Monday, October 30, 2006

SAFF Recap (Photo Heavy and Long)

In the interest of time-saving measures, I'm typing my blog post on the drive back to Florida. (I'm hoping to someday parlay all of my expertise into a $450/hour efficiency consultant position. I'll let you know how that works out.)

OH MY GOD I think I love fiber festivals! Do some of you really only go for one day?! I spent very nearly every waking hour wandering the halls and arena floors, until I was ejected because everyone wanted to go home. It helped me tremendously that one of the main organizers of the event is a good friend of my parents - my folks live on a former llama farm and the previous owners became close with them. And thankfully so, because they're absolutely wonderful people - and the wife is on the SAFF Board and coordinates the workshops, which means I managed to squeeze into all the workshops that had filled up before I sent in my registration. (More on those later.) She's also a knitter/spinner with too much fiber and she sent me home with a complimentary three pound garbage bag crammed with Border Leicester that she declared she was merely, "happy to have out of the house." When you have nine llamas to shear, and a flock of goats, I guess there's probably no shortage of fiber.


We drove north. We got hungry and reluctantly stopped for donuts and crappy gas station coffee. This made Travis cranky.

Road trip food sucks!

We then discovered we were three miles from Forsyth, Georgia, the home of Uncle Frank's. Uncle Frank (so named because his sister has ELEVEN children...and another on the way, we learned) runs one of those great old home restaurants with collard greens and rutabaga and fried chicken and homemade meatloaf and a hundred other buffet items, all homemade, all you can eat, for six bucks. And homemade apple cobbler. And sweet tea.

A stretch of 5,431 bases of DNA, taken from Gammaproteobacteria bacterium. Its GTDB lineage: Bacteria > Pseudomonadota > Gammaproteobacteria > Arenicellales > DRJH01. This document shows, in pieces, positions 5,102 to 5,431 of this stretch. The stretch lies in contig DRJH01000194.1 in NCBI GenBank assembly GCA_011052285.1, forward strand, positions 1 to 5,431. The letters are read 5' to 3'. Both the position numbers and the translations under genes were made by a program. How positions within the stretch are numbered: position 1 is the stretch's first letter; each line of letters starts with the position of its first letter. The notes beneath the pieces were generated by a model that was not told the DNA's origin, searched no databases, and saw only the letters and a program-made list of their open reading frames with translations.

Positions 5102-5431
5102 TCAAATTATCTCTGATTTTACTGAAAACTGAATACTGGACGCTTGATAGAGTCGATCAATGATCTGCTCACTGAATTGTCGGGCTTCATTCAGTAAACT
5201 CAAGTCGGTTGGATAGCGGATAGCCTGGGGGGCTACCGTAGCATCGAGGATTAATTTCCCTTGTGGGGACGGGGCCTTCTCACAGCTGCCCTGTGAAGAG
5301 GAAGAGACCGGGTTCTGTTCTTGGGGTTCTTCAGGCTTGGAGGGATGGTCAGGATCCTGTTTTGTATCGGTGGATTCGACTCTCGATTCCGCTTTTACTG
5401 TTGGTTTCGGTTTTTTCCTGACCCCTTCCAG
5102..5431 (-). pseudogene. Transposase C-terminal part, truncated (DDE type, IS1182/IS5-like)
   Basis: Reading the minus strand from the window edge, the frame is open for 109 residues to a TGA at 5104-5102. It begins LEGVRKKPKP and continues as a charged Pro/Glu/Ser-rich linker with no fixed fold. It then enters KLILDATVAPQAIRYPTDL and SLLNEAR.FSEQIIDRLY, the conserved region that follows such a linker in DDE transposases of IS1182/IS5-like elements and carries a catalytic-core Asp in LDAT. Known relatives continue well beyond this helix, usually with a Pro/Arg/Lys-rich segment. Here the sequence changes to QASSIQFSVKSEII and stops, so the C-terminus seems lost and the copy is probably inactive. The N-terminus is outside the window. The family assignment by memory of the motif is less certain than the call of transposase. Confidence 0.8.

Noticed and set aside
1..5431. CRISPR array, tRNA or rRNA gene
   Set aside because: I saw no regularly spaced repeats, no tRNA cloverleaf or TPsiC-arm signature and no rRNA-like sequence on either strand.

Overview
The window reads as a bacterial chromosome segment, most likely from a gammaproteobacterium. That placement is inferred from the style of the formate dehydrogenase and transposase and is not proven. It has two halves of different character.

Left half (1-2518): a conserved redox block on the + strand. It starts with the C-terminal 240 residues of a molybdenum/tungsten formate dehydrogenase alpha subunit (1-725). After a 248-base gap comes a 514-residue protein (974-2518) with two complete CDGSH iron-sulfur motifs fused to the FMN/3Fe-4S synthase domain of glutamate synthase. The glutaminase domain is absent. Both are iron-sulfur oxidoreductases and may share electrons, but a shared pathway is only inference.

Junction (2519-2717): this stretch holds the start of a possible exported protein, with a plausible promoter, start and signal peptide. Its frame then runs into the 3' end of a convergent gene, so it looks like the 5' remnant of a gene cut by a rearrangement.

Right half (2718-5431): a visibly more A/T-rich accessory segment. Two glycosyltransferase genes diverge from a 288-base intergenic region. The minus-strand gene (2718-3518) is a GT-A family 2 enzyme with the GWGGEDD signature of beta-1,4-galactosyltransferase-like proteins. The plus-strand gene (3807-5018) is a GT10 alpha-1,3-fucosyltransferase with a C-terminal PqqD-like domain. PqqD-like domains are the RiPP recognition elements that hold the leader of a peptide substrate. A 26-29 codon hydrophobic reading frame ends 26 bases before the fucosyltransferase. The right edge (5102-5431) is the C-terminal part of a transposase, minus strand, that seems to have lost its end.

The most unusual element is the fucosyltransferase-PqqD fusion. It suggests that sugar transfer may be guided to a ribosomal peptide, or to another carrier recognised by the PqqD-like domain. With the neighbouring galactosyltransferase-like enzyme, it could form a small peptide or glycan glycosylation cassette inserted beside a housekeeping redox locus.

Road trip food is awesome!

We left fat and happy - which is the only way Frank lets anyone leave.

I finished plenty of projects on the drive. I'll show those off in the next post...there's plenty of eye candy to go around in this one.

Immediately upon arriving, I thrust Mom's birthday gift into her hand, demanded that she open it, and threatened to club her over the head when she objected that it wasn't her birthday yet. (I remembered to snap a few hasty photos the morning we left.)

Swallowtail Shawl

Swallowtail Shawl

I'm relatively happy with how it worked out, and she thought it was lovely (and threatened to frame it rather than wear it.) We entered it into the Skein and Garment competition at SAFF, but it didn't win anything. I hadn't much expected it to - some of the stuff that was entered was pretty baffling.

I scored swag, bigtime. There was a lot of stuff there - more fiber than I could imagine in one place, man. Mom was volunteering on Friday and Saturday, and I was in classes most of those days too - we went back on Sunday to shop a bit and visit the critters.

I learned spinning first thing:

My Learnin' Wheel

(The first, and not the last, kinda crappy blurry photo. The arena was not really photo-friendly. It cared for neither flash nor no-flash. Jerk.)

The class was great fun, and the instructor was just darling. She had a helper who cracked me up too - and thank God for the one went unattended.

My beginning spinning class (2)

The red arrow shows Julie, the instructor. The green is her helper. I have to toot a horn here...the helper (I can't remember her name, lousy me) declared almost immediately upon seeing me, "You're gonna be good at this. I can just tell." It must have been that slightly wild-eyed glint of impending hysteria, that sort of rabid hunger that we all get when someone presents us with yet another fiber-related option.

My first handspun on a wheel!

My first single! Okay, I wasn't fantastic right off the bat, but I dug it hard, and I wasn't terrible either. And I had a hard time concentrating in my next class because I wanted to go back to the wheel.

Dyeing Class Instructor